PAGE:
What’s not to love?   The FSC is the most credible certification system (alternatives like the timber industry-backed Programme for the Endorsement of Forest Certification (PEFC) are around, but they lack a certain independence that seems necessary).  FSC wood usually costs more because it has “Chain of Custody” certification in which the wood is in the custody, from harvest through the saw mill, of certified FSC companies who agree to certain standards, and are regularly audited for compliance.  There are some critics of the FSC system saying that it is too lax in its oversight of some logging operations, and that there is corruption in some areas where loggers can bribe the certifiers, but overall, despite the lapses, it seems to me that when problems are discovered and pointed out to them, they de-certify violators, and the pressure that FSC certification is bringing to bear on the timber industry around the world is a strong positive force.  We specified that all of our framing lumber, soffit wood, plywood and engineered lumber in the house be FSC certified.  Likewise, Kolbe, our window and sliding door manufacturer could provide FSC certified wood for the frames.

But not all woods are available with FSC certification, so we deviated from purity.

Reclaimed Walnut flooring

Our best deviation is using wood which is “salvaged” from old timbers from deconstructed barns, or “reclaimed” from agricultural fruit and nut trees when they are cut down for replanting orchards.  Using wood from these sources is an excellent way to get beautiful wood without contributing to deforestation.  Reclaimed wood is not eligible for FSC certification as there is no logging portion, but as it is not contributing to environmental degradation, it seems just as good and just as “green”.  We decided to put in reclaimed walnut flooring in the upstairs rooms and walnut stair treads from Restoration timber which is an excellent resource for reclaimed wood.

Someone else's cabinets made out of lyptus

The front door in Honduran mahogany

A little bit more of a grey area is the kitchen cabinets which are “lyptus” – a brand-name for a particular type of eucalyptus wood grown and supplied by a company called Fibria.  Lyptus is a fast growing, plantation grown tree which has PEFC certification of sustainability (which seems great until you realize that PEFC is that industry certification system, so maybe not the best choice, but after some belated research, it really does seem like a relatively sustainable wood).

The choice I made that I am the most conflicted about is the Honduran Mahogany doors we had made.  That’s right: Honduran Mahogany.  When I first started looking into wooden doors for the house, I looked at many different species of wood, and stumbled upon a great company on line with beautiful door designs: Mahogany Doors Honduras.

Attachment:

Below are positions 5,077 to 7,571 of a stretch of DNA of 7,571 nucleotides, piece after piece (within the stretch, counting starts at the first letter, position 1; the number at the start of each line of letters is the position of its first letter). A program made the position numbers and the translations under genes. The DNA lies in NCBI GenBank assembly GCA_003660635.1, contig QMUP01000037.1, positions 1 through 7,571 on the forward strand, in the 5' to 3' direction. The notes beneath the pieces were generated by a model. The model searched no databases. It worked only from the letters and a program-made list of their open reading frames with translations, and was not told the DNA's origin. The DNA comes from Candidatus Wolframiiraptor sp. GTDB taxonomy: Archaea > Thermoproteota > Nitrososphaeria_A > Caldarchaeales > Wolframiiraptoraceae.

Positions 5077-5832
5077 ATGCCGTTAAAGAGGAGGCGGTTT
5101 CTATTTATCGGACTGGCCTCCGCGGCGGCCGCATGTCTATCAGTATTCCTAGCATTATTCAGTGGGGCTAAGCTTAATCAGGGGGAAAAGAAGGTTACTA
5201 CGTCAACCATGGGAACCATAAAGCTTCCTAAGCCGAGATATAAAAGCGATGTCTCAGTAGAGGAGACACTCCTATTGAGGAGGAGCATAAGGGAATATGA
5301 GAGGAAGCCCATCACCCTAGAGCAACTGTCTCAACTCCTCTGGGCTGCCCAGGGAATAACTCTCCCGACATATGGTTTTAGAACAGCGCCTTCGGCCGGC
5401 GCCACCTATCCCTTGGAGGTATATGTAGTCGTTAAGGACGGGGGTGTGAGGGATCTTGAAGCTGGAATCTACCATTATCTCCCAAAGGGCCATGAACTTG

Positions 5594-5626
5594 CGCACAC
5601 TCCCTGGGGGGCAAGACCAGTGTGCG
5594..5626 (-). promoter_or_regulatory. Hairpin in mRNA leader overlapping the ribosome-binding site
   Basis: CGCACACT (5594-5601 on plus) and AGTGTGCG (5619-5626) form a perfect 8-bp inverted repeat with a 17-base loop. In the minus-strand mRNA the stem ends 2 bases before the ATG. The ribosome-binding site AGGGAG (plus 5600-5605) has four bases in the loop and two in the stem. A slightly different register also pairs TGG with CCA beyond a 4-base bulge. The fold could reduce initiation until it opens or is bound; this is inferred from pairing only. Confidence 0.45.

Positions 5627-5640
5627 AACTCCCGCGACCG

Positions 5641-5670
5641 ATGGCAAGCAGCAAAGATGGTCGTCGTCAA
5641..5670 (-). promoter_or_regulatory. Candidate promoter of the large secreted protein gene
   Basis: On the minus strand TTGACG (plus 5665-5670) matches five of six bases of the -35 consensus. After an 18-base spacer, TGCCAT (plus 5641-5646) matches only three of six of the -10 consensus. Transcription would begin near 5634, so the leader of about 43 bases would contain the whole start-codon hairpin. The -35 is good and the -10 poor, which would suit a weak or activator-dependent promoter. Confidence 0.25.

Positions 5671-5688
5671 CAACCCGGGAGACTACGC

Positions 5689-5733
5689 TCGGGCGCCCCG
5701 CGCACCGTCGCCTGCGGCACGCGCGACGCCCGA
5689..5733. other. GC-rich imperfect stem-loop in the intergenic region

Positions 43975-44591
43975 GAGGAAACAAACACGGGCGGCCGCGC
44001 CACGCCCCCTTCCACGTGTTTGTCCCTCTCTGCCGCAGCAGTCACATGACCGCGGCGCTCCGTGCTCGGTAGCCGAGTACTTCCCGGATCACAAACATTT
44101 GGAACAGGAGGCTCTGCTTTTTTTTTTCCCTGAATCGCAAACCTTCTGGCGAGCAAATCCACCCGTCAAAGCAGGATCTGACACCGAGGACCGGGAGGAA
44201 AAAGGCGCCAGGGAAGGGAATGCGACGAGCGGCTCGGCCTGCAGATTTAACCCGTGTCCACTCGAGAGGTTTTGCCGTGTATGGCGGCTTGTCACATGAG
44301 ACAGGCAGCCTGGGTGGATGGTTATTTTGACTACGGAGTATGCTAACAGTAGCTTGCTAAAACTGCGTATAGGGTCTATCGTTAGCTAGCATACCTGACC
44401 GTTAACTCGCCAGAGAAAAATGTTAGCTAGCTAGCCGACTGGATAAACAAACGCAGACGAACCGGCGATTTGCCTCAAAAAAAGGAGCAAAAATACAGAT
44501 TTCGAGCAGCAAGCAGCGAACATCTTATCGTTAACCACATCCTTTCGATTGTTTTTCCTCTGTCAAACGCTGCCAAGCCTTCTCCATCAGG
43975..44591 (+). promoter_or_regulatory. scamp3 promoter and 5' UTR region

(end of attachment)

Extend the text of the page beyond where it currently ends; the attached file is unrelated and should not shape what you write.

The wine cellar door

I entered into a lengthy email exchange with Gary, the owner in Honduras, about the sustainability of the wood, the process by which they obtained their logs, kiln dried them themselves, fabricated the doors, and then exported them (I’m sure he thinks I’m crazy).  He assured me they exported with CITES certification because they handled everything from the logs to export of the doors.  Great! everything was grand, I ordered the doors, excellent price, great communication, (a bit of delay) , but they finally came and they are BEAUTIFUL – really really beautiful.

But I had probably stopped my research a bit early (once I had the answer I wanted, I will admit, I didn’t look any further).  In my research for the blog entry, I dug a little deeper, and I probably would have been happier not knowing.   CITES is an extremely shortened acronym for “Conference of the Parties to the Convention on International Trade in Endangered Species of Wild Fauna and Flora”.  Yeah, endangered species.  My doors may be certified, but the wood is still an endangered species.  Best spin:  the CITES certification process provides a sustainable local industry to an area that wouldn’t otherwise have a legitimate local economy and might need to resort to poaching and destroy the trees anyway.  More realistic: those trees probably shouldn’t have been cut down, no matter what the certificate says…

It is very exciting that Catherine’s TED talk is now on the TED website.  If you are visiting the blog because you saw the talk, and are interested in the embodied energy calculations, we would suggest looking under the “how to use this site” link over in the side bar to guide you to posts of interest.